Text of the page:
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The Impact of Passive Design on Sustainable Architecture
April 27, 2016
What is passive design and how does it affect sustainable architecture?
People are quick to get excited about the monetary savings associated with sustainable architecture, but aren’t so quick to study-up on the difference in savings between active and passive design. One design is truly energy and cost effective, and the other is not so sustainable. What is the difference, exactly? What is the overall impact of active design and passive design? Which is right for my budget? Alternative Energy Construction has the answers you need to make an educated and informed decision.
Active Design vs. Passive Design
Active design refers to any “purchased” energy, or anything that uses electricity. Passive design refers to all “non purchased,” natural energy. Every time you flip a light switch, you are using active energy. You are also using active energy design every time you use a fan, HVAC unit, or radiant flooring to cool or heat your home. Active energy costs resources, which means it costs you and the environment. Active design within a sustainable building takes away from the sustainability factor, as it doesn’t save you much of anything, and costs you while still leaving a substantial ecological footprint.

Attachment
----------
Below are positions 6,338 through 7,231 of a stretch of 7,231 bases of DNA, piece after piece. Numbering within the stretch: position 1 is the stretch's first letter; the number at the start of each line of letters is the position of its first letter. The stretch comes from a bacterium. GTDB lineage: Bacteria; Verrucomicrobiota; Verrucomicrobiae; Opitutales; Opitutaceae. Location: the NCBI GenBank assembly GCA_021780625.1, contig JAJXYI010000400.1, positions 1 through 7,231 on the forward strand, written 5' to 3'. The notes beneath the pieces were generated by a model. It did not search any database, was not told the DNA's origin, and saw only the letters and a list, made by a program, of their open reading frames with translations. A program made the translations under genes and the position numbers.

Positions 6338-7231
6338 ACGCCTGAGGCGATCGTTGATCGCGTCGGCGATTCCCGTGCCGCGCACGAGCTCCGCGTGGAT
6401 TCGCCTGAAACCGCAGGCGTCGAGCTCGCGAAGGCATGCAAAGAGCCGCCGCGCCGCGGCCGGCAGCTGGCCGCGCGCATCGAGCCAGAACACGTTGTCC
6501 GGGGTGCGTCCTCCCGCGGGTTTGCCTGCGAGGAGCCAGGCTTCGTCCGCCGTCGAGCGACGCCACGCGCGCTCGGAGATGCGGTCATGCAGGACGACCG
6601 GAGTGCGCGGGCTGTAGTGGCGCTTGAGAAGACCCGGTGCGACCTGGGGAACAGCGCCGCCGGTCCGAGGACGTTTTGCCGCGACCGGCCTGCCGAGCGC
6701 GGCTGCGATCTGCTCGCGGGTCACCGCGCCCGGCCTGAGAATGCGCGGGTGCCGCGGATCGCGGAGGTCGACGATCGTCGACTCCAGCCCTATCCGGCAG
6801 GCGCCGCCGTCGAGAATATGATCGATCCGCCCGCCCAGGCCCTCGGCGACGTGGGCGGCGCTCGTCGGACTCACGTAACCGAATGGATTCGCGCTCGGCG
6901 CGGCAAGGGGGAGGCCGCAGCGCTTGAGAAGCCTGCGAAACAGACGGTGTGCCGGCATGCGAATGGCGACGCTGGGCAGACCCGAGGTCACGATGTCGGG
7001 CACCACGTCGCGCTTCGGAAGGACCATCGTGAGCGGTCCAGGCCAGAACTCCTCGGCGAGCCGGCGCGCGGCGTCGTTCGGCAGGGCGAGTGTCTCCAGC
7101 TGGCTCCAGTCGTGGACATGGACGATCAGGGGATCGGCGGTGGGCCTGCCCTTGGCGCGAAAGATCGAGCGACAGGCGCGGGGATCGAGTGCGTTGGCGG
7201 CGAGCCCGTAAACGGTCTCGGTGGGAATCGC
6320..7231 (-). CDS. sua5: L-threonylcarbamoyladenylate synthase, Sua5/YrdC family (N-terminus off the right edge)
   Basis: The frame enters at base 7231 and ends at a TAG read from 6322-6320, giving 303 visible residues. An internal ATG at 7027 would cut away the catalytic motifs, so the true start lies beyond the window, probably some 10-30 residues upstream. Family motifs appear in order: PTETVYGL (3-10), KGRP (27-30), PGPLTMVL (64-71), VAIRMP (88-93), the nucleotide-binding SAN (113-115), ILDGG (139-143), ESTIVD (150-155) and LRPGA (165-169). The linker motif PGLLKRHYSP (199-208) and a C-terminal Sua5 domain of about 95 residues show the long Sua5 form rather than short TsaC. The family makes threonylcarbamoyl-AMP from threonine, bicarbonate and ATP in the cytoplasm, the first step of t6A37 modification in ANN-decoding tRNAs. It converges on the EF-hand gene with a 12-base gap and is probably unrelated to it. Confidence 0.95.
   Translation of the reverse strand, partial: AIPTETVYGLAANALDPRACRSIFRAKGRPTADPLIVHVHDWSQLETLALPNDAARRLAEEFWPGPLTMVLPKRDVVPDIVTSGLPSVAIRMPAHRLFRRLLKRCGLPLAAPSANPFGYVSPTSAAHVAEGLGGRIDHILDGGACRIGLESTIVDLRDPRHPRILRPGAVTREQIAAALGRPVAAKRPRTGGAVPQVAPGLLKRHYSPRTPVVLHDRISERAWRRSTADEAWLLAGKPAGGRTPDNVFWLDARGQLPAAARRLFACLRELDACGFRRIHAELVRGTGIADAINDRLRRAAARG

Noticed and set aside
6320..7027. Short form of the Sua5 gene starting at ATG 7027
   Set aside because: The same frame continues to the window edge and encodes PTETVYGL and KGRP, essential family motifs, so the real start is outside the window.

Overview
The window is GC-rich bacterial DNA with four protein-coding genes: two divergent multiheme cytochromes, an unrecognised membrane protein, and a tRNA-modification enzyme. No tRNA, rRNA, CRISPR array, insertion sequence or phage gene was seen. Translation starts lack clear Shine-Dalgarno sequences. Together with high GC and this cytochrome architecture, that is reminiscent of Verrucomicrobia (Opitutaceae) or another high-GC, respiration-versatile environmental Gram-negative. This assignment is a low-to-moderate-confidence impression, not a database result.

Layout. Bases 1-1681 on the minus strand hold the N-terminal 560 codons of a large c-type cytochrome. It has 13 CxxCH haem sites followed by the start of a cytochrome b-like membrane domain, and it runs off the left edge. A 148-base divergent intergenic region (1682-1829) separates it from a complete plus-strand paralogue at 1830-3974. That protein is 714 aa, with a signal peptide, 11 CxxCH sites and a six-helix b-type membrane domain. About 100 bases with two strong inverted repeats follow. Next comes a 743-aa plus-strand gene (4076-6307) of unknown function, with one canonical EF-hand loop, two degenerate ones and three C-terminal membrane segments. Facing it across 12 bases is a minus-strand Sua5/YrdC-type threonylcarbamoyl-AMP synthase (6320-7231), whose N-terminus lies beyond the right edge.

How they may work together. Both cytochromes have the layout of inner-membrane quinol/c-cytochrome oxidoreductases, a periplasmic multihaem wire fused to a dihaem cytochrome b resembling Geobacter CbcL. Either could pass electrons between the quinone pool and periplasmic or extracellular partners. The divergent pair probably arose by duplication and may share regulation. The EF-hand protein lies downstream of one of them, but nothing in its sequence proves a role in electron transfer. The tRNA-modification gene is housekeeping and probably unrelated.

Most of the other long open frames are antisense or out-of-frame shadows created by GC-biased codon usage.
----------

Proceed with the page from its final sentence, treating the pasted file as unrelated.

Passive design uses natural energy from the sun and wind patterns to light, heat, and even cool a building. Passive design utilizes south facing windows to add heat, parallel windows to create a cooling cross-breeze, and skylights to offer light and additional heat. Passive design also utilizes strategically placed windows or skylights as a cooling mechanism, deflecting unwanted light back into the atmosphere and away from the building. Deflecting heat away from a building, affords a cooler internal temperature without relying heavily on HVAC units. Sustainable architecture relies heavily on the reduction of energy consumption and the increase of energy-sufficiency to make it truly, well, sustainable. Running HVAC units and other heating and cooling systems is costly in dollars and in energy.
Passive design is essentially the key sustainability component in sustainable architecture. Passive design reduces the need for purchased energy (i.e. electricity, natural gas, etc.), which then reduces use of resources, costs, and the impact that your home has on the ecosystem.
Sustainable architecture is a moneywise and eco-friendly investment, but only if it is truly sustainable in an energy consumption sense. Rather than spending time and money on a “sustainable” building with costly active energy design, utilize passive design and turn your home into an energy-efficient and eco-friendly home – and reap the benefits of your future savings!
Passive design is sustainable and eco-friendly; active design is only sustainable to the big electric and natural gas companies’ bank accounts. Save more, while simultaneously saving the environment we live in. Passive design helps pave the road to a sustainable future.